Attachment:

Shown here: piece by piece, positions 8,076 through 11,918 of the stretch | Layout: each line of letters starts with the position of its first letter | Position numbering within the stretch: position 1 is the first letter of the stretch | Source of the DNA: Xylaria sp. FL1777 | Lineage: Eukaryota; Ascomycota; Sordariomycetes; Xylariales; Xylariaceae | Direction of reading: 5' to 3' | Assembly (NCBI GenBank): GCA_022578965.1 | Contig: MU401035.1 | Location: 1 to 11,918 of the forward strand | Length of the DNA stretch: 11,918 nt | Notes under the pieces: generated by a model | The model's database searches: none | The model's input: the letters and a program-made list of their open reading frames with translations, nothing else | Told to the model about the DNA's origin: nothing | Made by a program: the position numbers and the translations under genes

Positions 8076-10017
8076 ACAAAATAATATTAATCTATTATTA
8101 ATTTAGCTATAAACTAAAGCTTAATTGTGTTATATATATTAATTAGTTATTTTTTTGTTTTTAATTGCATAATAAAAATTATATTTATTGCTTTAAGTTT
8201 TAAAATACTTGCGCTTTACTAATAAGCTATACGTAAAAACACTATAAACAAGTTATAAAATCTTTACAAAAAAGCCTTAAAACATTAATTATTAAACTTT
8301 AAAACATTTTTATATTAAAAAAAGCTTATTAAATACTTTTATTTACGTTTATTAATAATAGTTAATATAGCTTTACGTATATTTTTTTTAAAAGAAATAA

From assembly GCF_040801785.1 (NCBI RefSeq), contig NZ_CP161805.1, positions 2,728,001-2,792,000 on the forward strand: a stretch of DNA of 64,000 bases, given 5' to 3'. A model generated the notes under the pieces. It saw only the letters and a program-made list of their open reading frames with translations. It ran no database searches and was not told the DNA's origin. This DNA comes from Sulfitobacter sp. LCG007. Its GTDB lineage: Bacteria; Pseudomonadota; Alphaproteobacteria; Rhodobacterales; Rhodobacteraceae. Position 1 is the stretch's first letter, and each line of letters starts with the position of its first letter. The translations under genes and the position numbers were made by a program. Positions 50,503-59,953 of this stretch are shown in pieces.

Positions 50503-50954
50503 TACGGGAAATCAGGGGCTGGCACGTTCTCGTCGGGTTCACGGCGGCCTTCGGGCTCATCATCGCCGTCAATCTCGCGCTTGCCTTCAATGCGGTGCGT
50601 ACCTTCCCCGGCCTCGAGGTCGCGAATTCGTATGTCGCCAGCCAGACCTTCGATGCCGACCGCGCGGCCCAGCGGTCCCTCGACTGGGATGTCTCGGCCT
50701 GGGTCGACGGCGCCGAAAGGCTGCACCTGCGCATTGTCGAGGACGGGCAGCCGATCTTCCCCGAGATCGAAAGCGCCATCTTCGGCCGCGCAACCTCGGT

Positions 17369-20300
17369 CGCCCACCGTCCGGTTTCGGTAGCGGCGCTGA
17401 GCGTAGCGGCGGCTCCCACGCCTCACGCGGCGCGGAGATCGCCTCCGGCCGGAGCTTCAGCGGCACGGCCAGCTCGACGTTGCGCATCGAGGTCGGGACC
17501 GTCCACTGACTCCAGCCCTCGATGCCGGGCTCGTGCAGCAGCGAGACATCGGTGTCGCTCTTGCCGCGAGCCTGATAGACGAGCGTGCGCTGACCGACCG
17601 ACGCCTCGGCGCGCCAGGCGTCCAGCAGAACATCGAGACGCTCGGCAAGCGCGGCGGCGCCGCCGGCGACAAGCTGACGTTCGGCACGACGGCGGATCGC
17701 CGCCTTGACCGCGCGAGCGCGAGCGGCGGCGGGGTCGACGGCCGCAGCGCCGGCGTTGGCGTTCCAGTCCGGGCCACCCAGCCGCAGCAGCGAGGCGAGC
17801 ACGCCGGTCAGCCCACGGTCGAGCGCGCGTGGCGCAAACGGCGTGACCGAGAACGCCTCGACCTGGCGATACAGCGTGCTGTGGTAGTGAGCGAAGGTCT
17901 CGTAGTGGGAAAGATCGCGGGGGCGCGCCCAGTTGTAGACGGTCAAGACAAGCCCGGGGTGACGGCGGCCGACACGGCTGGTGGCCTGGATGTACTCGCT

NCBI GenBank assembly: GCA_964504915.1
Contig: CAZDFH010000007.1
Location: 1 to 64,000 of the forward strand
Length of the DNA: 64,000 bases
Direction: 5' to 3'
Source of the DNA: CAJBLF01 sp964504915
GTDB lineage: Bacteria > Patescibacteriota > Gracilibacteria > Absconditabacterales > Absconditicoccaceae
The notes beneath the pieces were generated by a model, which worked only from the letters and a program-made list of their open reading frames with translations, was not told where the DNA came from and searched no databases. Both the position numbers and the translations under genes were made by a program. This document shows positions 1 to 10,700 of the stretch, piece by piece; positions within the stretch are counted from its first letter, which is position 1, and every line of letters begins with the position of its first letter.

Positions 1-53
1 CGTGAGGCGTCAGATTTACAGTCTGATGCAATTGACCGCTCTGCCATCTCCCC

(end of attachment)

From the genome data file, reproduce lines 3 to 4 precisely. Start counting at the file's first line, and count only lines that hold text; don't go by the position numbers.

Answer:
8076 ACAAAATAATATTAATCTATTATTA
8101 ATTTAGCTATAAACTAAAGCTTAATTGTGTTATATATATTAATTAGTTATTTTTTTGTTTTTAATTGCATAATAAAAATTATATTTATTGCTTTAAGTTT